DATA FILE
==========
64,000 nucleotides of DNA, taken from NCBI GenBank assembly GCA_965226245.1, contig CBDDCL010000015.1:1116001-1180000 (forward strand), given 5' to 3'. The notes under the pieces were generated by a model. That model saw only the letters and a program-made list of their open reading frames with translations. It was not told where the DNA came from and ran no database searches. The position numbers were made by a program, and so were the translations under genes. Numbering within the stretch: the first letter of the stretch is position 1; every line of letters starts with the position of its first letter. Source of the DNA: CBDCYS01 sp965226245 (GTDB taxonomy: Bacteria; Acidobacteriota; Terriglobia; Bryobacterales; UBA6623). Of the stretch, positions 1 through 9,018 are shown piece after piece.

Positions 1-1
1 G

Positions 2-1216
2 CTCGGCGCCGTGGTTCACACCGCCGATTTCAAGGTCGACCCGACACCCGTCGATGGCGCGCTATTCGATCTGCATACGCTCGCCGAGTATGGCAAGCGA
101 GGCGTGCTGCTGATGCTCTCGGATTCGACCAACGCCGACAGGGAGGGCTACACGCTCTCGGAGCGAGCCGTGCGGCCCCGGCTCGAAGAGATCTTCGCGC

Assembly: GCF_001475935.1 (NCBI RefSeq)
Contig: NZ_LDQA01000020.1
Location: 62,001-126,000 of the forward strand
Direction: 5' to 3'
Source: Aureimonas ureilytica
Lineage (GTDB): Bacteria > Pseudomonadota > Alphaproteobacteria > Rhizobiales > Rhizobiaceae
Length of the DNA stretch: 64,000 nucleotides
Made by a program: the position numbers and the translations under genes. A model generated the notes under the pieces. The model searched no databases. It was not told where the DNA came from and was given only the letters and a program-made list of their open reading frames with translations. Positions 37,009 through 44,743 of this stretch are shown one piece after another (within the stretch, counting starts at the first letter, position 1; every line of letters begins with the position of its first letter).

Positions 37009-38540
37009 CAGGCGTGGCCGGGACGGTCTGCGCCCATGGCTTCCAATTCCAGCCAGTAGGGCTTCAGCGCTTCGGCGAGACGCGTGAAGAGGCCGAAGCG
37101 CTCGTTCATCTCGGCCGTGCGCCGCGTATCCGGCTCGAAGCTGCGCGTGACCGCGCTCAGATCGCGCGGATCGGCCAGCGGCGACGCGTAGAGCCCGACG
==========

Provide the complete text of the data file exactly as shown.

64,000 nucleotides of DNA, taken from NCBI GenBank assembly GCA_965226245.1, contig CBDDCL010000015.1:1116001-1180000 (forward strand), given 5' to 3'. The notes under the pieces were generated by a model. That model saw only the letters and a program-made list of their open reading frames with translations. It was not told where the DNA came from and ran no database searches. The position numbers were made by a program, and so were the translations under genes. Numbering within the stretch: the first letter of the stretch is position 1; every line of letters starts with the position of its first letter. Source of the DNA: CBDCYS01 sp965226245 (GTDB taxonomy: Bacteria; Acidobacteriota; Terriglobia; Bryobacterales; UBA6623). Of the stretch, positions 1 through 9,018 are shown piece after piece.

Positions 1-1
1 G

Positions 2-1216
2 CTCGGCGCCGTGGTTCACACCGCCGATTTCAAGGTCGACCCGACACCCGTCGATGGCGCGCTATTCGATCTGCATACGCTCGCCGAGTATGGCAAGCGA
101 GGCGTGCTGCTGATGCTCTCGGATTCGACCAACGCCGACAGGGAGGGCTACACGCTCTCGGAGCGAGCCGTGCGGCCCCGGCTCGAAGAGATCTTCGCGC

Assembly: GCF_001475935.1 (NCBI RefSeq)
Contig: NZ_LDQA01000020.1
Location: 62,001-126,000 of the forward strand
Direction: 5' to 3'
Source: Aureimonas ureilytica
Lineage (GTDB): Bacteria > Pseudomonadota > Alphaproteobacteria > Rhizobiales > Rhizobiaceae
Length of the DNA stretch: 64,000 nucleotides
Made by a program: the position numbers and the translations under genes. A model generated the notes under the pieces. The model searched no databases. It was not told where the DNA came from and was given only the letters and a program-made list of their open reading frames with translations. Positions 37,009 through 44,743 of this stretch are shown one piece after another (within the stretch, counting starts at the first letter, position 1; every line of letters begins with the position of its first letter).

Positions 37009-38540
37009 CAGGCGTGGCCGGGACGGTCTGCGCCCATGGCTTCCAATTCCAGCCAGTAGGGCTTCAGCGCTTCGGCGAGACGCGTGAAGAGGCCGAAGCG
37101 CTCGTTCATCTCGGCCGTGCGCCGCGTATCCGGCTCGAAGCTGCGCGTGACCGCGCTCAGATCGCGCGGATCGGCCAGCGGCGACGCGTAGAGCCCGACG